In his book “Size Doesn’t Matter: Why Small Business is Big Business”, author and entrepreneur Jeff Shavitz reveals that one of the reasons small businesses today are more likely to sustain their success than large corporations is their ability to be agile. What does being agile mean? Simply put, being agile means being adaptable to different conditions and being prepared to face difficult challenges. That’s according to Forbes Magazine. In the software industry, being agile would mean replacing high-level design with frequent re-design. It’s about following an iterative process, in which you continuously re-design in small phases, rather than building continuously as a whole. If you put both definitions together, it makes sense why agility for a company is so important: it’s the only way to survive the tidal wave of technological changes.
It’s been proven that, in the age of the Internet of Things, agility spells success. Be that as it may, economies around the globe are more and more dependent on small, agile companies which, for the past decade, have grown both in numbers and value. But what about large companies? How are they surviving the tidal wave?
Adapting to Change
Tech giant Hewlett Packard Enterprises (HPE) has wisely, albeit belatedly, put its best foot forward in the race to innovation. It didn’t stop from edge computing and development of big data analysis in real-time, it is now in forefront of cutting-edge technology in IoT. It’s main concern today, according to Senior Vice President and General Manager Keerti Melkote, is “cost-prohibitive economics and lack of a holistic solution” which it considers key barriers for mass adoption of IoT. Ten years ago, HPE had been lagging behind in the tech race; today it has transformed itself as a major leader in the operationalization of IoT for mass consumption.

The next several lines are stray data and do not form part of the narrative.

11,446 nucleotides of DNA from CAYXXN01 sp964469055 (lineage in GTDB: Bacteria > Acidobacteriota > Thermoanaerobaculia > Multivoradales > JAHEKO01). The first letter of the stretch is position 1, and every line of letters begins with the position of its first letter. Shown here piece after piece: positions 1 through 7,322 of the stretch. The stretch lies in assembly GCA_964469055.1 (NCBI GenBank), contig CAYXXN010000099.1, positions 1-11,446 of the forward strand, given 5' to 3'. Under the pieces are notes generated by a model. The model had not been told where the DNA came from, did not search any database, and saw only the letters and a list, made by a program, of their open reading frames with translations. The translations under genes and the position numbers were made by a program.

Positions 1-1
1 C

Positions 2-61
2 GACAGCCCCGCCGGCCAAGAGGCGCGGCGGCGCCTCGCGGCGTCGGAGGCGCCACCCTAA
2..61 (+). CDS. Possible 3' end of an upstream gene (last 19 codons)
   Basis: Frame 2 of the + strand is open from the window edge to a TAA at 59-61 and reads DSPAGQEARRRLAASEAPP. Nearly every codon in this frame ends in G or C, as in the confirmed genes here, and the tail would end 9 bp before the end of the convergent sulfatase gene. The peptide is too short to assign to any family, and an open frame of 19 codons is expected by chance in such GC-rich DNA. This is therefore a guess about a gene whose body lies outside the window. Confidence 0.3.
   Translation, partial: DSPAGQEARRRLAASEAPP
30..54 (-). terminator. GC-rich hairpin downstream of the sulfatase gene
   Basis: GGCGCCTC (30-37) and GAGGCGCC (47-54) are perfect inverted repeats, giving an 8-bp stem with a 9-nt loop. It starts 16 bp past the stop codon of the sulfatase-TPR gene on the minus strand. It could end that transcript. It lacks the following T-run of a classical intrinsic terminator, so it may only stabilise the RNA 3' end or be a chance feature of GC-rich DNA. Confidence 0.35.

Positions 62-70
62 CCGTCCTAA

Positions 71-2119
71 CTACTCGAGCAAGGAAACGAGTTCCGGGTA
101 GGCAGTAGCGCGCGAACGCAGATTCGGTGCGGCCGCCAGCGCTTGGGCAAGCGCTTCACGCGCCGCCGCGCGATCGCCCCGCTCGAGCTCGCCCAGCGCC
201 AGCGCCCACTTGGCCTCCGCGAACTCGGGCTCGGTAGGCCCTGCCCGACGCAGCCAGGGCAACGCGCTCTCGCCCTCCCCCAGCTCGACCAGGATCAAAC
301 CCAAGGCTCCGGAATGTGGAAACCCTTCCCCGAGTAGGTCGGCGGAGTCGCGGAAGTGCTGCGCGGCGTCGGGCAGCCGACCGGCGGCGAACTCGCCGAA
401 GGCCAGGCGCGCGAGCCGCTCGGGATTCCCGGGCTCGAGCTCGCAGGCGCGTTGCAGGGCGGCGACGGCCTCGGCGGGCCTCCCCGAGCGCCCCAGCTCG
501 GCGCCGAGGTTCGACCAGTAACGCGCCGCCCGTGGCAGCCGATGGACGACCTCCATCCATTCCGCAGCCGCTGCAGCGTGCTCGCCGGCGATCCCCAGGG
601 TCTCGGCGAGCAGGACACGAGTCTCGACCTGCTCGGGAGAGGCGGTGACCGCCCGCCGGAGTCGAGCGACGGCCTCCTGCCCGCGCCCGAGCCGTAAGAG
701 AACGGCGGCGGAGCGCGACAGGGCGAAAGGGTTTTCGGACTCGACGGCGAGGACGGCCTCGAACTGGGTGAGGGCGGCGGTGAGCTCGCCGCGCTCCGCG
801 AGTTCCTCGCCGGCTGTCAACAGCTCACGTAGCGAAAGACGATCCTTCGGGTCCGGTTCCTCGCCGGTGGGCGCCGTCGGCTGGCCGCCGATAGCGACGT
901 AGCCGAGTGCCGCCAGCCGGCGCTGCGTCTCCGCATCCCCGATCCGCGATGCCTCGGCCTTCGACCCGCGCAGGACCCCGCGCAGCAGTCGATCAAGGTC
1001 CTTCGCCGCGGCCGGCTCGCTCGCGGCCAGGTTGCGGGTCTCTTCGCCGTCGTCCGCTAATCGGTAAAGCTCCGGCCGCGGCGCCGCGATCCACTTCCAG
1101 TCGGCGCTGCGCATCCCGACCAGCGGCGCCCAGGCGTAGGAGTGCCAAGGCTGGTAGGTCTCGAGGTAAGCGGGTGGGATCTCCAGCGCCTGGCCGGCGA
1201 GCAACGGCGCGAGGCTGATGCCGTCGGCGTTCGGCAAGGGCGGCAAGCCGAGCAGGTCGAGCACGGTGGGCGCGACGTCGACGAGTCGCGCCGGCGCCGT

What HPE has proven is that even old, large companies can adapt to rapid changes and become as agile as any other young enterprise. But it’s certainly not a walk in the park to do all that. Transformation was key for HPE, and, it had to be holistic, comprehensive, deep transformation; otherwise, the entire organization would have collapsed from the sheer weight of the task of revising, redesigning, transforming, changing. During its big event in London last December, HPE revealed that it’s coming out as a leaner, more streamlined organization, and that it was ready to make “inroads into hybrid IT, IoT and..memory-based computer architecture.”
This is the kind of adaptation large corporations need to do. Still – and, of course — there is no blueprint for innovation. Every entrepreneur knows that. But here are some fundamental guidelines that innovation experts would like large corporations to follow to achieve agility and succeed in today’s world:
First, determine your purpose in the world.